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James Webb discovers a new planet outside the solar system that defies expectations


Friday, March 31, 2023 06:00 PM

is found James Webb Space Telescope The atmosphere of the gas giant planets across the Milky Way could be very different from those in our solar system.

According to the “RT” website, observations of the distant exoplanet HD149026b, also known as “Smertrios”, revealed that the planet’s atmosphere is rich in what scientists call heavy elements, anything other than hydrogen and helium.

Also, in the atmosphere of “Smirtrius”, the James Webb telescope detected high concentrations of carbon and oxygen.

These results surprised astronomers. In the giant gas planets in our solar systemScientists, such as Jupiter, Saturn, Uranus and Neptune, see a clear correlation between the mass of the planet and the amount of heavy elements in the atmosphere, and the greater the size of the planet, the lower the concentrations of these elements in its atmosphere.

“The giant planets in our solar system show an almost perfect correlation between overall composition, atmosphere composition, and mass,” explained Jacob Bean, professor of astronomy and astrophysics at the University of Chicago and lead author of the new paper.

Astronomers have seen more varied atmosphere compositions in gas giant exoplanets previously, but the composition of HD149026b’s atmosphere is off the charts.

“The planet’s mass is equivalent to that of Saturn, but its atmosphere appears to contain up to 27 times the amount of heavy elements relative to the hydrogen and helium that we find,” study co-author Jonathan Lunin, a professor in the Department of Physical Sciences at Cornell University, said in the statement. in Saturn.”

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HD149026b, or “Smertrios”, belongs to the class of planets known as “hot Jupiters”, a Jupiter-like planet orbiting close to its parent star.

In the case of Smirtrius, this distance is so short that the planet’s year lasts only three Earth days. As a result of this close proximity to the star, temperatures in Smirtrius’ atmosphere reach 2,700 degrees Fahrenheit (1,425 degrees Celsius), which is three times higher than the surface temperature of Venus, the hottest planet in the solar system. However, this does not explain the unusual composition of the planet’s atmosphere.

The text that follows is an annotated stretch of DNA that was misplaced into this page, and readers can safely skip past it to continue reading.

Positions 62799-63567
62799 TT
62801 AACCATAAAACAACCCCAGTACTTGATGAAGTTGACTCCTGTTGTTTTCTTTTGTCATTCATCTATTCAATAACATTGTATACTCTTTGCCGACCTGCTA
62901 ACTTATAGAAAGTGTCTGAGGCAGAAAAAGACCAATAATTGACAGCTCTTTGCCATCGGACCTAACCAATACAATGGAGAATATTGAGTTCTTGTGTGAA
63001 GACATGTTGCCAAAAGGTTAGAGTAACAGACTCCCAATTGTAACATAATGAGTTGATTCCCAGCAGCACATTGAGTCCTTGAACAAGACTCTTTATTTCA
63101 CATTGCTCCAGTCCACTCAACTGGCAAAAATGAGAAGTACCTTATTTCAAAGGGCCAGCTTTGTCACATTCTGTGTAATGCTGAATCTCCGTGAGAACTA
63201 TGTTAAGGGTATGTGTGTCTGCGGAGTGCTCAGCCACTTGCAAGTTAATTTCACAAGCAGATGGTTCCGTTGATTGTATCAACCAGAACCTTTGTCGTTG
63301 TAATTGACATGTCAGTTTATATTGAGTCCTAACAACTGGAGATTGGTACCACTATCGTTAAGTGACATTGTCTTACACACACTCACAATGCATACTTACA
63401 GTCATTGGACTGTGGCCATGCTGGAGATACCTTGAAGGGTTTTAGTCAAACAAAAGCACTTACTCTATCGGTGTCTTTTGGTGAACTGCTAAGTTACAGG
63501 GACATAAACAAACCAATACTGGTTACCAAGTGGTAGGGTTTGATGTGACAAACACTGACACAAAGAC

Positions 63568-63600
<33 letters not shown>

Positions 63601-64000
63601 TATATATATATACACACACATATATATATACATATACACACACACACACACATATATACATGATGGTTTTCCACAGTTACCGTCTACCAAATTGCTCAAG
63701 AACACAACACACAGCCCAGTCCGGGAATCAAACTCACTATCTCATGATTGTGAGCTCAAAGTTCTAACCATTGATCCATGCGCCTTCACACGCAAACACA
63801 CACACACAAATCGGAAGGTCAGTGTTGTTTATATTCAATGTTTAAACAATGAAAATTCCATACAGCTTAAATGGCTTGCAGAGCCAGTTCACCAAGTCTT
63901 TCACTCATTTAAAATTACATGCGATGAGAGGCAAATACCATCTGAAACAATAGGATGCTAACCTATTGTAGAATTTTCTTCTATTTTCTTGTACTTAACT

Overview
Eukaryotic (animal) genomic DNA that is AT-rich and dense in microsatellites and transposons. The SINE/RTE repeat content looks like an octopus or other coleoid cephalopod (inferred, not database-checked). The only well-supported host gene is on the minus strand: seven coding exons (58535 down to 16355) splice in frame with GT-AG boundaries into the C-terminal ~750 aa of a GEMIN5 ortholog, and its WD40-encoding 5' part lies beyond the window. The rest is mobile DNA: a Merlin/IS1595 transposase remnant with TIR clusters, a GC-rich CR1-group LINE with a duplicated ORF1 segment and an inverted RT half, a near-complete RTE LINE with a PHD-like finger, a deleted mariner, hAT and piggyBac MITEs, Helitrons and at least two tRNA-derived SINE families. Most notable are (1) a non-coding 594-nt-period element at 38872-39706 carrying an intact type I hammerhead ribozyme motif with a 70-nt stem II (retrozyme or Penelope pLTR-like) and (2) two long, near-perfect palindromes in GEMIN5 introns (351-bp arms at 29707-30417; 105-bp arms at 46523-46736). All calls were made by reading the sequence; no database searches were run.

“It seems that every giant planet is different, and we are starting to see these differences thanks to the James Webb telescope,” Lunin said. “In this paper, we determined the number of molecules there are in relation to the basic component of gas, which is hydrogen, the most common element in the universe. This tells us a lot about how it formed.” this planet.”

And by measuring the composition of a planet’s atmosphere, scientists can gain insight into the chemistry of its parent star and the materials from which it was formed millions or billions of years ago.

The study found that the planetary disk that gave rise to “Semitrius” must have contained much more carbon compared to oxygen than the disk that gave birth to our solar system. The researchers plan to study more hot Jupiters next year, hoping to find “statistical trends” behind the diversity of their chemical compositions.

“The origin of this diversity is a fundamental puzzle in our understanding of planetary formation,” Bean said. “Our hope is that further atmospheric observations of exoplanets using the James Webb telescope will better define this diversity and lead to constraints on the more complex trends that may be present. We have shown that It is clear that the compositions of the atmospheres of the planets outside the giant solar system do not follow the same trend, which is also evident in the planets of the solar system.

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